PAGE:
In the acute inflammatory demyelinating polyradiculoneuropathy variant of GBS, otherwise known as demyelinating type, there is damage to the myelin sheath which surround the axons near white blood cells (Kloos, 2016; Kegelmeyer, Buford, & Heathcock, 2016). The complement system is activated. This is a part of the immune system most related to antibodies and phagocyte cells. The purpose of the complement system is the clear away debris and fight off infection by attacking the infection’s plasma membrane. T-cells are activated by this system which also activate macrophages which damage the myelin (Liu, Dong, & Ubogu, 2018). However, in AIDP, the disease mimics the normal anatomical makeup of peripheral nerves. This is known as molecular mimicry (Liu, Dong, & Ubogu, 2018). The disease tricks the immune system into attacking the myelin, when in fact the immune response is intended to attack the disease. As a result of this mimicry, the myelin sheath is destroyed, signal conduction is impaired, and normal functioning of the periphery is halted (Dimachkie & Barohn, 2013; Kloos et al., 2016).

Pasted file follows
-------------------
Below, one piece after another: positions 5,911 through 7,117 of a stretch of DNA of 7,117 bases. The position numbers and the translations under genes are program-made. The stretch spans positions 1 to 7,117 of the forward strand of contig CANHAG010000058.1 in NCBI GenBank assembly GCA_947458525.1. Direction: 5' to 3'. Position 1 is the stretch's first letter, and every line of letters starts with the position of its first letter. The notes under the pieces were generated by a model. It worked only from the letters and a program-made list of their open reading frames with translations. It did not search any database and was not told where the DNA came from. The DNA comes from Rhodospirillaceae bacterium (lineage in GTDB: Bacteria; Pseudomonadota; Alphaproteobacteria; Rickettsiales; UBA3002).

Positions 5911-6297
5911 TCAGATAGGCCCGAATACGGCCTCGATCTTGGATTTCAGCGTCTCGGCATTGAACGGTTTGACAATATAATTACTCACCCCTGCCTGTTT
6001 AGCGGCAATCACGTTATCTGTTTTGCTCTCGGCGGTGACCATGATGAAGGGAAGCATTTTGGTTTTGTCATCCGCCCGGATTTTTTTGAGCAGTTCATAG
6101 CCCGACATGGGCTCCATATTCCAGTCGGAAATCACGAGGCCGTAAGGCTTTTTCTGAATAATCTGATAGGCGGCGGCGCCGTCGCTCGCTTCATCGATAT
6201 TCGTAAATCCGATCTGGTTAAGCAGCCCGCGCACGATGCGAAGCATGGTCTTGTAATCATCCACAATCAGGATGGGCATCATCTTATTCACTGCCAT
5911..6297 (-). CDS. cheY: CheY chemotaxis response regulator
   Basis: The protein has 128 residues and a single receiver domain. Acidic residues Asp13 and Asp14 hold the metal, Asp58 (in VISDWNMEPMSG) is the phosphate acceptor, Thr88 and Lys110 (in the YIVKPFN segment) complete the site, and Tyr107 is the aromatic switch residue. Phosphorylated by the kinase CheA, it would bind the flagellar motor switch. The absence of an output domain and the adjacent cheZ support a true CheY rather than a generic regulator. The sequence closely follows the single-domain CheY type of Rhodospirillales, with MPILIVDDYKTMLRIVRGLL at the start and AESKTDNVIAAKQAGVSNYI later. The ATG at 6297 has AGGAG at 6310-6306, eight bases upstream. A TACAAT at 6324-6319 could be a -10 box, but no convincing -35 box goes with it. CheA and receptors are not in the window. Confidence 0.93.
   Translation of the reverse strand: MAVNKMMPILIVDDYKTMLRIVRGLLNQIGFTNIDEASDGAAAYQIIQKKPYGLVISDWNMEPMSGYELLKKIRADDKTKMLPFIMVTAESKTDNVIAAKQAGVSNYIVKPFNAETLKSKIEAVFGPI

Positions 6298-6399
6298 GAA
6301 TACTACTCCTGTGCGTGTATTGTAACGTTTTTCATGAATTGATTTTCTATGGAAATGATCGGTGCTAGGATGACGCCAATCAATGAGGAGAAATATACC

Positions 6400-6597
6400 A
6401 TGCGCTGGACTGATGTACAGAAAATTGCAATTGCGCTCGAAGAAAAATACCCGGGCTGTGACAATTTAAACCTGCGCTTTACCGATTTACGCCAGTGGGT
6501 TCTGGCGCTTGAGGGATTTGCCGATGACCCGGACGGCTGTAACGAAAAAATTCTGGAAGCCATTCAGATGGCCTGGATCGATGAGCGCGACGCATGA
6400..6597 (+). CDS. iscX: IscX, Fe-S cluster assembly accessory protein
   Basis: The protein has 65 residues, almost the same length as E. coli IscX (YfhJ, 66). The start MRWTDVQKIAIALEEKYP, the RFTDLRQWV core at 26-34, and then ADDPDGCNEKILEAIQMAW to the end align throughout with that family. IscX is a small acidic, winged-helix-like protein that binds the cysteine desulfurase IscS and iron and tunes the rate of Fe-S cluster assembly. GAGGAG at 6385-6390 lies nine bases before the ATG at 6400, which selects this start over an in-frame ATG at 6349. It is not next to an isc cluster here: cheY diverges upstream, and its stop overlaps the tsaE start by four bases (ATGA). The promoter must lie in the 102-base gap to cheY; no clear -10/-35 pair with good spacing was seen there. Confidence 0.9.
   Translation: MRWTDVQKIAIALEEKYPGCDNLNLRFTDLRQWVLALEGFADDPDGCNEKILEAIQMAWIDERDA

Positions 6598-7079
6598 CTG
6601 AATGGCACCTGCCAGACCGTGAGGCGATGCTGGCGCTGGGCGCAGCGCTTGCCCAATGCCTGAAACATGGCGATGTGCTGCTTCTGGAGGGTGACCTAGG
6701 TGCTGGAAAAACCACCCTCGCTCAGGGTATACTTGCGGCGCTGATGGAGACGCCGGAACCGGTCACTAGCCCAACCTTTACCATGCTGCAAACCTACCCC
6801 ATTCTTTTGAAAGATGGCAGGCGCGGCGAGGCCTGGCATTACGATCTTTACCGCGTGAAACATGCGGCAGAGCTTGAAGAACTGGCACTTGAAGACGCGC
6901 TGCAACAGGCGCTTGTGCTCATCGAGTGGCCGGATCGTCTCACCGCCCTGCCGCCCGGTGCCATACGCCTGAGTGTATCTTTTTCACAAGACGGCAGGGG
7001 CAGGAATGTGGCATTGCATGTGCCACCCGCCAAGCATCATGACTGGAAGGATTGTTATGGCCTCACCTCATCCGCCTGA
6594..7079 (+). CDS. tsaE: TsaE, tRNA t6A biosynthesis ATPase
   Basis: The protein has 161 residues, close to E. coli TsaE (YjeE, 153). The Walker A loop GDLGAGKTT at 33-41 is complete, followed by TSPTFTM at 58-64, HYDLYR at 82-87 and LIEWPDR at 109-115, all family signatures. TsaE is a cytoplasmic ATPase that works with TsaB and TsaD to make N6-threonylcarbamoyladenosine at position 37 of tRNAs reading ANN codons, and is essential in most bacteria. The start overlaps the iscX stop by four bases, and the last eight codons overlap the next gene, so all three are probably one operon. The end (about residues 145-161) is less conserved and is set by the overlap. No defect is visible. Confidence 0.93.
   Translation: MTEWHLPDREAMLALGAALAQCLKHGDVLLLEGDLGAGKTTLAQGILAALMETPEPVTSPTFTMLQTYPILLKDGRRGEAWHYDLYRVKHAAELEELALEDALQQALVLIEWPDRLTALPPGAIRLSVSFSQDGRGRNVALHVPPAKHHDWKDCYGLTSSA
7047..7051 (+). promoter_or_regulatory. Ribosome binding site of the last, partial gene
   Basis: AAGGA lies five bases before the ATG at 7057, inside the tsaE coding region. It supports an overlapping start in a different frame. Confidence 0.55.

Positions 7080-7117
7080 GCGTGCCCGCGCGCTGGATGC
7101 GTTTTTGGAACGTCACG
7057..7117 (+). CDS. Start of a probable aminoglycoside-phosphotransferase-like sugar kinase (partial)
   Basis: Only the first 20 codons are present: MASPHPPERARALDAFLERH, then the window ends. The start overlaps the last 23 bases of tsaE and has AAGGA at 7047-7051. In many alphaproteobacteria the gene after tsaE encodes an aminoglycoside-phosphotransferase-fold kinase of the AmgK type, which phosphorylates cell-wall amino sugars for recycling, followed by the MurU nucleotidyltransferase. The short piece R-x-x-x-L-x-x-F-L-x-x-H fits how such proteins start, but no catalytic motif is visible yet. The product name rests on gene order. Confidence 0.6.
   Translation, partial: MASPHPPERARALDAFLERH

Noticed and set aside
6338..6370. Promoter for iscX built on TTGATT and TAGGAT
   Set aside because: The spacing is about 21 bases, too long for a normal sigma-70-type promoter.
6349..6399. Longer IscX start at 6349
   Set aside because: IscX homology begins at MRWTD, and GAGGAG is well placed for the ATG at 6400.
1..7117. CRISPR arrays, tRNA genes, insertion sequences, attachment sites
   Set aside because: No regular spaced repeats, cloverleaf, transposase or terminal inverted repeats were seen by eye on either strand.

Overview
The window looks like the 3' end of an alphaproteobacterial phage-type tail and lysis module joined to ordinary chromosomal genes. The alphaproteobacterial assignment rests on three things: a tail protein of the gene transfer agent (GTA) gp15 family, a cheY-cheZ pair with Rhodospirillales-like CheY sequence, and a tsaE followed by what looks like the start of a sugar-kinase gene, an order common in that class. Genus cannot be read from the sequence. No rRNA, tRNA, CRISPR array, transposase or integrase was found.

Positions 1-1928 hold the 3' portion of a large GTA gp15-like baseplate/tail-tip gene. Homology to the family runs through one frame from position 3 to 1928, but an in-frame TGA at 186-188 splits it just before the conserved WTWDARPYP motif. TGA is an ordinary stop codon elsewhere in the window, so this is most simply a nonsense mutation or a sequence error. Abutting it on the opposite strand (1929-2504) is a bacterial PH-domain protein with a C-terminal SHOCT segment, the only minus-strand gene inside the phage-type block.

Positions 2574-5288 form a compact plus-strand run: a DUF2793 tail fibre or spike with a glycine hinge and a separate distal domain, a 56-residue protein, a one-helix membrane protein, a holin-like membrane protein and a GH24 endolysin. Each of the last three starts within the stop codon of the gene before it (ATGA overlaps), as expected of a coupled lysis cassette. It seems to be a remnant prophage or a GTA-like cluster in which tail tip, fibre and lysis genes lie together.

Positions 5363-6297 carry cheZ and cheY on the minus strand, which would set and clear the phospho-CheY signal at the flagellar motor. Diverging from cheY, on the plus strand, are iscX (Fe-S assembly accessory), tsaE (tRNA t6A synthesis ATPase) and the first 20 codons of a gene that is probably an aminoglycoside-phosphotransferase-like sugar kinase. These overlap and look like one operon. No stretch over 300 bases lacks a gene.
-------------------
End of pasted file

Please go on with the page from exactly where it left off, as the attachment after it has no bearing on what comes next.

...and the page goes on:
For individuals with AIDP, their symptoms progress rapidly. Feelings of weakness occur on both the right and left side, in a symmetric fashion, and begin distally and progress proximally. In the majority of AIDP cases, roughly ninety percent experience muscle weakness which begins in the legs and progresses proximally. This weakness in the extremities is the result of demyelination of the axons. Electrical signals are unable to send properly. More specifically, these electrical signals, or action potentials, have a harder time traveling further distances. Hence, the weakness in the distal areas of the limbs in the earlier stages (Donofrio, 2017). This weakness continues to spread, eventually affecting the respiratory muscles. This progression of the disease is better explained by continued demyelination, and which further impairs the ability of signals to adequately send. Consequently, respiratory issues including respiratory failure can occur which is due to the rapid progression of symptoms and the impairment traveling from distal to proximal areas. This weakness extends to reflexes, specifically a general loss of reflexes in patients. Guillain-Barre Syndrome can also affect the autonomic nervous system which is linked to symptoms such as urinary retention or orthostatic hypertension (Willison, Jacobs, & Doorn, 2016). Over the duration of one to three weeks the disability progresses. The ability to walk independently is typically lost at the time of peak impairment (Fokke et al., 2014).